I’m going to do two crazy things next month.
The first involves my reading habits. When I was in fourth grade, I went to an opthamologist who determined I was far-sighted and needed glasses. We picked out glasses right away, but it took about a week for them to order my particular prescription lens and get them fitted into the frames I’d chosen. In that seven-day interim when she knew I needed glasses, but didn’t yet have them, my mom did not allow me to read out of concern for what it might do to my eyesight. That was quite possibly the longest week of my childhood.
In January, I’m doing something similar, but this time, voluntarily. If you know me at all, you are probably aware that I am an avid reader. In 2013, I read 118 books. (And I am still hoping to round out that number by finishing the two more I started last week.) I devour books, all kinds. But for a season, I have decided to give that up.
I won’t give up reading entirely. I still plan to read one book–the only book that really matters. If you’ve been reading this blog for awhile, you may recall that I did something similar last November. I was fed up with myself and my tendency to skim over quoted passages of Scripture in other books I read, as if the author could possibly say something that was more valuable than the canonized words inspired by the Holy Spirit. So I just stopped all the superfluous reading, and read my Bible instead. When I got up early and had an extra 30 minutes, I read my Bible. When I wanted to read an article someone had posted a link to on Facebook, I read my Bible instead. When I was waiting at a doctor’s office or in the car while Jason ran in to a store get something, I read my Bible. When I was home alone, and wanted to turn on the TV, I read my Bible.
And something extraordinary happened. With all that extra time I carved out by not reading other things, I was flying through the story of God’s plan of redemption for the world. The first day, I read all of Genesis. The next day I read Exodus. And I started to think, what if I just kept reading until I finished the entire thing?
So that’s what I plan to do in January. I will set aside the rest of my reading pile and devote all my free time to reading the Bible until I make it all the way through. It’s totally crazy, I know, and part of me is looking at the list of books I want to read and thinks that I should just give up on this whole thing. Which is exactly why I know I should do it.
Here is my rough plan:
7. Judges, Ruth
8. 1 & 2 Samuel
9. 1 & 2 Kings
10. Jonah, Amos, Hosea, Micah
11. Isaiah 1-39
12. Isaiah 40-66
13. Zephaniah, Nahum, Habakuk
14. Jeremiah 1-39
15. Jeremiah 40-52, Obadiah
17. Haggai, Zechariah, Joel, Malachi
18. Psalm 1-89
19. Psalm 90-150, Lamentations
20. Song of Songs, Proverbs, Ecclesiastes
22. 1 & 2 Chronicles, Ezra
23. Nehemiah, Esther, Daniel
26. 1 & 2 Thessalonians, 1 & 2 Corinthians, Galatians
27. Romans, Colossians, Ephesians, Philemon, Philippians, 1 Timothy, Titus, 2 Timothy
28. Matthew, Hebrews, James
29. Mark, 1 & 2 Peter, Jude
30. John, 1, 2, & 3 John
I’ll be reading from my Books of the Bible version, and if you ever plan to attempt something like this, I can’t recommend that Bible highly enough. First of all, they remove all the chapter and verse numbers, so it feels a little more like reading a regular book. Secondly, the changed up the order in which the books of the Bible appear. It makes more chronological sense of the Old Testament, which is helpful if you’re going to read straight through, and it pairs each gospel with epistles that highlight its unique theme, instead of lumping them all together at the beginning of the New Testament.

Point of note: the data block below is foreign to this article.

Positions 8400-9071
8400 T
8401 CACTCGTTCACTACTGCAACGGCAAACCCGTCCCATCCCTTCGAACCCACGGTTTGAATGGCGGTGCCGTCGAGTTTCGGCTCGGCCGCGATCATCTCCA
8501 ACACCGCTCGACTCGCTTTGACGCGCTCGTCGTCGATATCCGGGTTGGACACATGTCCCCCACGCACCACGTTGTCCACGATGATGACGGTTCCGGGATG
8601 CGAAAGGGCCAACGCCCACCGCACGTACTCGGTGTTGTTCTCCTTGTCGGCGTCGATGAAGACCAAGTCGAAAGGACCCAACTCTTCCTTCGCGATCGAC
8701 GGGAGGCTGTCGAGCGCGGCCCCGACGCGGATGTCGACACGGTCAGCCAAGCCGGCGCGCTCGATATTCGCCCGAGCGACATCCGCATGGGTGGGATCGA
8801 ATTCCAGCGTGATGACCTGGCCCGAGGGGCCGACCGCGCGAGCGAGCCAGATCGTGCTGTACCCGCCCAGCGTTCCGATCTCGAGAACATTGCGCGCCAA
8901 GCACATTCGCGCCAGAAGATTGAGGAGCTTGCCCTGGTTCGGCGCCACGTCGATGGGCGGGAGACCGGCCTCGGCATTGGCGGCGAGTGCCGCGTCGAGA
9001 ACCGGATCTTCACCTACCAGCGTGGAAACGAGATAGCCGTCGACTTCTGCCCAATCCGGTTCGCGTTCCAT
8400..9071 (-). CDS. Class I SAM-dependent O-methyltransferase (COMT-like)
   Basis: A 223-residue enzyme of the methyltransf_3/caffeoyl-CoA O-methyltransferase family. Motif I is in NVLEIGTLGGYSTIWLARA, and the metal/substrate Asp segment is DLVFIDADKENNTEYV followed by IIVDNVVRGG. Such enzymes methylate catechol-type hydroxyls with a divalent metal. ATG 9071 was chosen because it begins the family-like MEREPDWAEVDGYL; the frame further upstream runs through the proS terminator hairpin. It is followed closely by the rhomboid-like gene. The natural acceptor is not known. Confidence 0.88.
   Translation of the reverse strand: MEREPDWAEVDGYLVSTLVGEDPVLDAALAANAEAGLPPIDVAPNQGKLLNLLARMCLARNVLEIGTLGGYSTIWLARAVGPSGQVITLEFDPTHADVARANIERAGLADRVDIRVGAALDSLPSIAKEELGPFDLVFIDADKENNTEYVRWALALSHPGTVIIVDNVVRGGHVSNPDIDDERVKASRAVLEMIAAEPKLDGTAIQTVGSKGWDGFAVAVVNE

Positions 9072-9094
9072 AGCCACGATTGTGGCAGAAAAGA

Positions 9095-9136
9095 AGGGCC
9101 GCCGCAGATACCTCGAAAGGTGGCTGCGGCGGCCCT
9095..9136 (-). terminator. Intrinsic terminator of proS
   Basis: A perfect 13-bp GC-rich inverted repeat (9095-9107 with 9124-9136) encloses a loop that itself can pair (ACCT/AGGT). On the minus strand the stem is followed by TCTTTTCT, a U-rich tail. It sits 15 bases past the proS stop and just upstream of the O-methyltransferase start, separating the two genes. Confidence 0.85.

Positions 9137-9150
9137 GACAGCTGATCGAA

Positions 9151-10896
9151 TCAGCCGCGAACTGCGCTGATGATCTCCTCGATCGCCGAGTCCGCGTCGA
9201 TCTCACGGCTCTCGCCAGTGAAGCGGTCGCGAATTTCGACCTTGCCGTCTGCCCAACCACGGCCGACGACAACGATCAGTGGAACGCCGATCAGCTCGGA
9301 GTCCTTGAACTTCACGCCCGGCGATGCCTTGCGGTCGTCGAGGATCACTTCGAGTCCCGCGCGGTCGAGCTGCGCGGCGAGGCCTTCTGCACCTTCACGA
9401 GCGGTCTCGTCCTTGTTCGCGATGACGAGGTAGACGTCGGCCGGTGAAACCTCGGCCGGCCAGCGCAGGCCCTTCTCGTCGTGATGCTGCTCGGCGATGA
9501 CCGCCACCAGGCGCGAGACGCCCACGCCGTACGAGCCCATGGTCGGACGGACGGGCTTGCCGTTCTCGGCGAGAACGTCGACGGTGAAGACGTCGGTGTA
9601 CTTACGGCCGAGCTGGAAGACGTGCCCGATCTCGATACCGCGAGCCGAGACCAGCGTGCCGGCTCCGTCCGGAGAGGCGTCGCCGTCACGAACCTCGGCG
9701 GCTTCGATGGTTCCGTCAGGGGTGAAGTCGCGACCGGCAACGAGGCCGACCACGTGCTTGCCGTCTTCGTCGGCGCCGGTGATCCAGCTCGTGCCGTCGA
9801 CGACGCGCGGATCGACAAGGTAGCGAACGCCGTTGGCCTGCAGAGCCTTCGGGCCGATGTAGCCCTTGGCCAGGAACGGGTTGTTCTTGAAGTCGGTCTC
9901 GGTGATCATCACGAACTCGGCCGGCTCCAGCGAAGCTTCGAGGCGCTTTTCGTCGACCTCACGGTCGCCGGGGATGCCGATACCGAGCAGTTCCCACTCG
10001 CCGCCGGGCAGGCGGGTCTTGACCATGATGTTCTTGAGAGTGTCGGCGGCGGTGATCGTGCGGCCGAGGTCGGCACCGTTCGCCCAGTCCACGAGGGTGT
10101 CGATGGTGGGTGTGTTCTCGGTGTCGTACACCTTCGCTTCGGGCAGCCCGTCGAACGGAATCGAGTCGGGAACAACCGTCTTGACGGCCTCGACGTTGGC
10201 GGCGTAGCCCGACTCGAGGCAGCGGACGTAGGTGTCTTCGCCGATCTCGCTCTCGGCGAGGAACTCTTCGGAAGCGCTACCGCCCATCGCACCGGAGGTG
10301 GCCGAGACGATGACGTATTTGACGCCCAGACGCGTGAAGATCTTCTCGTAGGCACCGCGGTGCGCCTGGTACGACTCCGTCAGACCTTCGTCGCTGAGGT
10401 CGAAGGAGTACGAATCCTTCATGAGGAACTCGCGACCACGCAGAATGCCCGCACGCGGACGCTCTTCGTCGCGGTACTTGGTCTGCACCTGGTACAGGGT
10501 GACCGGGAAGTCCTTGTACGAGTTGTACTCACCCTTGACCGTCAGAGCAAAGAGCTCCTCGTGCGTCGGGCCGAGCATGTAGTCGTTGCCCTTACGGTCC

Also, I’m going to show myself grace as I do this, which I suggest you do for any Bible reading project you attempt in the New Year. I don’t intend to hold myself strictly to the schedule I outlined above. If I fall behind and it takes me 40, 50, or 60 days to get all the way through, I won’t count that as failure. Reading the Bible, whether it’s one verse, or the the entire book, is never a waste of time. And if there is something that I’m reading which begins to really confront me with conviction or new insight into who God is, I fully intend to pause and let God speak to me however he will.
This flies in the face of some of the advice I’ve read for other ambitious Bible reading plans. They say don’t stop and reread, don’t go back and reference another passage somewhere else, just keep reading. But my feeling is that if you consistently ignore that little voice that invites you to pause and linger over a few words or a phrase or an idea, you are actively shutting the Holy Spirit out of your life and conditioning yourself to disregard his voice in the future. I’d rather only read three chapters of God’s word in January and be truly changed by them than read the entire Bible and remain the same.
But I believe I will be changed by reading through the Bible at this pace. Afterwards, and maybe along the way if I have time, I plan to come back here and share with you all some of the things God shows me as I take in the breadth of His Word. Again, I realize this is a completely insane thing to do, but it’s the right thing for me. To set aside all my want-to-reads and focus on the one book that is truly able to change my life, to teach, correct, rebuke, and train me in righteousness.
What’s even more nuts is that this is not the only crazy thing I’m planning to do next month. I’ll share Part 2 in a couple of days. Stay tuned.